|Family Man: Fatherhood, Housework and Gender Equity
Contributor(s): Coltrane, Scott
ISBN: 0195119096 ISBN-13: 9780195119091
Publisher: Oxford Univ Pr on Demand
OUR PRICE: $42.00
Product Type: Paperback - Other Formats
Published: December 1997 Annotation: Drawing on his own extensive research and many fascinating interviews, sociologist Scott Coltrane explores the common myths about shared parenting, provides firsthand accounts of men's and women's feelings in two-job families, and reveals some innovative solutions that couples have developed to balance job and family commitments. A CHOICE Outstanding Academic Book.
|BISAC Categories: |
- Social Science | Sociology | Marriage & Family
|Academic/Grade Level: Scholarly/Undergraduate|
|Book type: Non-Fiction|
|Physical Information: 8.00" H x 5.50" W x 0.50" (0.60 lbs)|
|Descriptions, Reviews, Etc.
The typical American family has changed dramatically since the days of "Ozzie and Harriet" and "Father Knows Best." Double-income families are now the rule, and fathers are much more involved in raising the children and cleaning house. Reactions to these changes have been diverse, ranging from
grave misgivings to a sense of liberation and new possibility. Groups as diverse as Promise Keepers, the Million Man March, and Robert Bly's mythopoetic men's movement tell us that fathers are important. From the fundamentalist right to the feminist left, opinions about the changing nature of the
family--and the consequent rethinking of gender roles--have been vehement, if not always very well-founded.
In Family Man, sociologist Scott Coltrane brings a wealth of compelling evidence to this debate over the American family. Drawing on his own extensive research and many fascinating interviews, Coltrane explodes many of the common myths about shared parenting, provides first-hand accounts of
men's and women's feelings in two-job families, and reveals some innovative solutions that couples have developed to balance job and family commitments. Readers will find an insightful discussion of precisely how and why family life has changed, what forms it may take in the future, and what new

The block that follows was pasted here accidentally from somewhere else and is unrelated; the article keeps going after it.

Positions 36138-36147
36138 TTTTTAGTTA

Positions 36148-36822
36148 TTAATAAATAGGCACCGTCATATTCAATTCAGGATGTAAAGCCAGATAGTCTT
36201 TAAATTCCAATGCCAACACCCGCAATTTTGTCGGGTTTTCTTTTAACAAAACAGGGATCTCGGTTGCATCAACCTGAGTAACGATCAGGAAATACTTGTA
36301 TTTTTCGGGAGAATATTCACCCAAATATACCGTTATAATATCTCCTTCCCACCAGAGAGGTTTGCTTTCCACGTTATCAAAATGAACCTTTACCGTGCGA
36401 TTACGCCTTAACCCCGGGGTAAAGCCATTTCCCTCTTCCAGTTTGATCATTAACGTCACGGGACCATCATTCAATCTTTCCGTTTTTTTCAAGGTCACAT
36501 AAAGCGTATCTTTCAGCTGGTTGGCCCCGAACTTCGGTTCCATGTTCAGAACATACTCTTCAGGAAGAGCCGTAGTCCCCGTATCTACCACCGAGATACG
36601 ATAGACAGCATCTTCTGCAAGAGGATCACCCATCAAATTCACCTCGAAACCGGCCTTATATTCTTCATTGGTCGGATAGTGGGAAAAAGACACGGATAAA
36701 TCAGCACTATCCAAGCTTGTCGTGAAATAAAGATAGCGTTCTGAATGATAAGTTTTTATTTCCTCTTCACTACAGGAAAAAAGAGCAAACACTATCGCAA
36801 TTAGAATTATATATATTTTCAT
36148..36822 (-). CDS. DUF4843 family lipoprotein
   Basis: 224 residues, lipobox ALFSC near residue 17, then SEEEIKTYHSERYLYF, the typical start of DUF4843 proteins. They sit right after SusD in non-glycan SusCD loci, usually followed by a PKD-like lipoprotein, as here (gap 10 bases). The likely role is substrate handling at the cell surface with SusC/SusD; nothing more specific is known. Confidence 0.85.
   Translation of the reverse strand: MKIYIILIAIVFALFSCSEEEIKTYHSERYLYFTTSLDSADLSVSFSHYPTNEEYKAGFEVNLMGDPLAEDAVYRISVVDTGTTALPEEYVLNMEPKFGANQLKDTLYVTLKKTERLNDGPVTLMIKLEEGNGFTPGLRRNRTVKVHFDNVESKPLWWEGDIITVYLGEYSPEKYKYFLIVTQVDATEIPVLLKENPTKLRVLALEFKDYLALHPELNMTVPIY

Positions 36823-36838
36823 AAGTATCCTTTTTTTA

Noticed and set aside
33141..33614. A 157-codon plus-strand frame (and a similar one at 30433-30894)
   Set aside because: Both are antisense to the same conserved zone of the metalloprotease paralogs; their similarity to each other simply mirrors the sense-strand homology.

kinds of fathers may be on the horizon. The author firmly places these questions within a broad contextual framework. He provides, for instance, an illuminating history of the family that shows that, far from being a fixed structure, the family has always adapted to changing economic, social, and
ideological pressures. And by examining how families operate in a variety of non-industrial societies, hedemonstrates that our own notions of gender-specific work and parenting roles are culturally rather than biologically determined, and thus inherently flexible. And indeed these roles are
changing. While contemporary American women still perform the bulk of domestic tasks, Family Man gives us decisive evidence that men are becoming increasingly involved in both housework and childrearing. Coltrane argues convincingly that this trend will continue. Given the current economic
situation--with two-job households now the norm--and the gradual ideological shift away from restrictive gender roles, more and more couples will find it both necessary and desirable to share the workload. More important, Coltrane suggests that as fathers participate more fully in raising their
children and performing traditionally female household tasks, men will themselves be transformed by the experience in profoundly positive ways and American society as a whole will move closer to true gender equity.
Family Man succeeds brilliantly in bringing clarity, perspective, and above all hope to a discussion that is too often shrill, chaotic, and beset with the rhetoric of nostalgia. It shows us not only exactly where the family is today, but where it has been and what it may become.
Scott Coltrane is Associate Professor of Sociology at the University of California, Riverside.